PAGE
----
Last week Halifax launched a 41-month interest-free balance-transfer card, although customers will have to pay a hefty fee of 3.5 per cent for every transfer made within the first 90 days, and 3 per cent for transfers thereafter. These deals are ostensibly great for borrowers, but there are plenty of catches. Charlotte Nelson, of Moneyfacts, says the market is moving to offer more deals, but often “the rate after the deal ends can be a shock to the system”.
Mr Hagger agrees. “Zero per cent cards seem to be the main focus for card providers — even though a small balance-transfer fee is charged, the inital profit margin in these deals is slim. The lenders factor in that a certain percentage of customers will be late with a monthly payment or exceed their limit — both incur a punishment whereby the 0 per cent deal is terminated on the spot and the customer’s debt reverts to the standard interest rate approaching 20 per cent APR,” he says.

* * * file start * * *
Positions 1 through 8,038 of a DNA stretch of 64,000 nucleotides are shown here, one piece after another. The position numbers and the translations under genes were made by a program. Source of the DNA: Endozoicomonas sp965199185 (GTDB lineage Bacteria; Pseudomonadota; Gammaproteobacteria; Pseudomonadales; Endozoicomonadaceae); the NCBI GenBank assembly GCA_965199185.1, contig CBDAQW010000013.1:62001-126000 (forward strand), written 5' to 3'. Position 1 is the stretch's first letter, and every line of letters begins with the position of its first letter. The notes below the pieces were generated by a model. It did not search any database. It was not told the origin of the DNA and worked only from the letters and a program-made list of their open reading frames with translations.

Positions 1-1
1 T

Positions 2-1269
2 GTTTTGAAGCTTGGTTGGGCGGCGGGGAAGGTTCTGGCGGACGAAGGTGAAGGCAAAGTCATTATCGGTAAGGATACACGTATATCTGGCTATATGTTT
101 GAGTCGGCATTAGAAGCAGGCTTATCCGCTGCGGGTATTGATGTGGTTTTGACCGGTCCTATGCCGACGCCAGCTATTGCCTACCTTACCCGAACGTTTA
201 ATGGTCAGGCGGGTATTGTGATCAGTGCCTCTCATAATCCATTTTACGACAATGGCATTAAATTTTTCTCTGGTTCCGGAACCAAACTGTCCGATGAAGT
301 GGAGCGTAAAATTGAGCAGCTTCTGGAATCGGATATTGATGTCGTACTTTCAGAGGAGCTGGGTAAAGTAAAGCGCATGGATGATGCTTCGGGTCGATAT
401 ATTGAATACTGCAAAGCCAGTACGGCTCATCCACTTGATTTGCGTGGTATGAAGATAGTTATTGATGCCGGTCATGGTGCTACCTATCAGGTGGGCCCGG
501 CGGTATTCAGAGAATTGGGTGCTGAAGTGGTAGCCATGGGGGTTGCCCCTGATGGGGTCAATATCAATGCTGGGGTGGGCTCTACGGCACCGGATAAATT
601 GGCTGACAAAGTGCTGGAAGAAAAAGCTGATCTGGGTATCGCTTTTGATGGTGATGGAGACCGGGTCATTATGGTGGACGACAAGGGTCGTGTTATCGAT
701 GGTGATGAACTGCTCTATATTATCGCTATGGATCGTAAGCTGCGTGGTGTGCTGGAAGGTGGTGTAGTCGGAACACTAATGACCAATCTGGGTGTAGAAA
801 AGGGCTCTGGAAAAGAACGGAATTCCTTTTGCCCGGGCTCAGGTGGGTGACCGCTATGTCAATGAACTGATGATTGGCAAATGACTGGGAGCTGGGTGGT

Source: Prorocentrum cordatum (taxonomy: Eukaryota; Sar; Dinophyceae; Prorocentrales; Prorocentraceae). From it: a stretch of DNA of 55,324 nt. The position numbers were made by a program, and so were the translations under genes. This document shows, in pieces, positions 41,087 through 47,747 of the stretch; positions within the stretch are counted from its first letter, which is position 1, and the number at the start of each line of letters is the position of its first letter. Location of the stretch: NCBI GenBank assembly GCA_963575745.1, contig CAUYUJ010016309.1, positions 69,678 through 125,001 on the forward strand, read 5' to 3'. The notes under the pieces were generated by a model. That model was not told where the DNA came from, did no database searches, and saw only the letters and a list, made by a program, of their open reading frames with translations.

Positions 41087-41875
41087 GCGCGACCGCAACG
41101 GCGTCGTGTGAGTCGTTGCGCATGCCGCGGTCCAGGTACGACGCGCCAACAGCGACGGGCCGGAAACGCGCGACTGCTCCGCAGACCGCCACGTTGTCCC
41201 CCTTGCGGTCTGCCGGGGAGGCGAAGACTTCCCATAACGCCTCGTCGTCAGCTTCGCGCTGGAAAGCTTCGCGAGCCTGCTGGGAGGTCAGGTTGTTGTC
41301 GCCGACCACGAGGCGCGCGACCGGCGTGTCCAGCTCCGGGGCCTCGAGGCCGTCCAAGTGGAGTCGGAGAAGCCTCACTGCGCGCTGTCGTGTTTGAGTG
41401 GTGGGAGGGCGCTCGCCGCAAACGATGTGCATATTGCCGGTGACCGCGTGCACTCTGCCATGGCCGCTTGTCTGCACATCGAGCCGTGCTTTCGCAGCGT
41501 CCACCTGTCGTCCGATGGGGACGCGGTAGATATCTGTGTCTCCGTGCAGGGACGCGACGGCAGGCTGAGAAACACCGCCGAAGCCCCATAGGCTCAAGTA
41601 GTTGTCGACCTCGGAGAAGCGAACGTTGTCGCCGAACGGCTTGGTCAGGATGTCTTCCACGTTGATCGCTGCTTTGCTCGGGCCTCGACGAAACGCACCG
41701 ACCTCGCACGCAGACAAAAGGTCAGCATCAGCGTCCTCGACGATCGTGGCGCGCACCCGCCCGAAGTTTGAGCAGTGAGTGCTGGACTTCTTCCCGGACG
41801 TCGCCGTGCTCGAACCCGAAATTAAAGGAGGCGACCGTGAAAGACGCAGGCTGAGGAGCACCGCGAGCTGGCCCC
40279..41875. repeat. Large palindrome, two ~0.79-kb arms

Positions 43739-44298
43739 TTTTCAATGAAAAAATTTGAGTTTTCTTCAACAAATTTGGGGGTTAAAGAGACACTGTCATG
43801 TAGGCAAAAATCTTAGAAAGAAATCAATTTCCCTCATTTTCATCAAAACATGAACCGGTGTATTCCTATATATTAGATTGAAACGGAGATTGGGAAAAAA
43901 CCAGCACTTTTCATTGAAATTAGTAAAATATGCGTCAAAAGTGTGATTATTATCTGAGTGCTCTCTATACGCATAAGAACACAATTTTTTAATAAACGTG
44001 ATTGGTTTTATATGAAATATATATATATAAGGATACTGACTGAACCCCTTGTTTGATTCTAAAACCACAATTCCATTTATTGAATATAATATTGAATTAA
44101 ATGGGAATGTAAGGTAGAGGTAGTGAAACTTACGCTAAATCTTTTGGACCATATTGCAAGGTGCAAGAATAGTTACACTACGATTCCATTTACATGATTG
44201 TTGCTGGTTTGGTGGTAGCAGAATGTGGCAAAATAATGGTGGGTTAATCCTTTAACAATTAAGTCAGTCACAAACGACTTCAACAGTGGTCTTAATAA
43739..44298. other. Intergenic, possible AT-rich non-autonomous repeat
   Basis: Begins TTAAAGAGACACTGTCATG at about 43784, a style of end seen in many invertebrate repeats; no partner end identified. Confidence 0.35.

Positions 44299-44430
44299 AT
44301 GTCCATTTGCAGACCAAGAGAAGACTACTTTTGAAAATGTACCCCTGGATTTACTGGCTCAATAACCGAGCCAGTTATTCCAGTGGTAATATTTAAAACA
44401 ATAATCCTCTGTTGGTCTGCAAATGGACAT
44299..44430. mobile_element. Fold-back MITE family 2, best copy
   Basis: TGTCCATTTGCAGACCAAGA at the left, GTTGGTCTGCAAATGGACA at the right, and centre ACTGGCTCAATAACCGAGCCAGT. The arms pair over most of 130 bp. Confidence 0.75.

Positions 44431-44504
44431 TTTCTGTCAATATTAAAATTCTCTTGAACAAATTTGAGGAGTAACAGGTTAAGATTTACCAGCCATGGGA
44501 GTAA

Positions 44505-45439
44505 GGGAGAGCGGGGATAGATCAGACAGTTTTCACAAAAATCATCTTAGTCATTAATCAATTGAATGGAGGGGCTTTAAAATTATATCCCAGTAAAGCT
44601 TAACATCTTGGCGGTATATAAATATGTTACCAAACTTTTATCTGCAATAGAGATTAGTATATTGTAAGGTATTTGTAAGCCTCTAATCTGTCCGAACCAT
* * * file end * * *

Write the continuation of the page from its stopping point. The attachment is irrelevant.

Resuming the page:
Bob Campbell, a Times Money reader, was shocked to receive an interest charge of more than £65 on his Tesco MasterCard credit card, despite having taken out a 0 per cent purchase deal, after meeting only minimum repayment requirements.
He says: “In July I received my monthly bill showing I owed £393.20. I intended to pay the full amount off, but actually forgot until after the due date. No real problem, I thought, I had a direct debit set up to pay the minimum amount.
“My statement said the estimated interest for next month was £6.50. This is what I expected to pay on my August bill. Instead the charge was £65.73. When I phoned Tesco I was told that, since I had not paid the previous bill in full I was being charged by the day on all new purchases, and I had bought a large item of about £6,000.”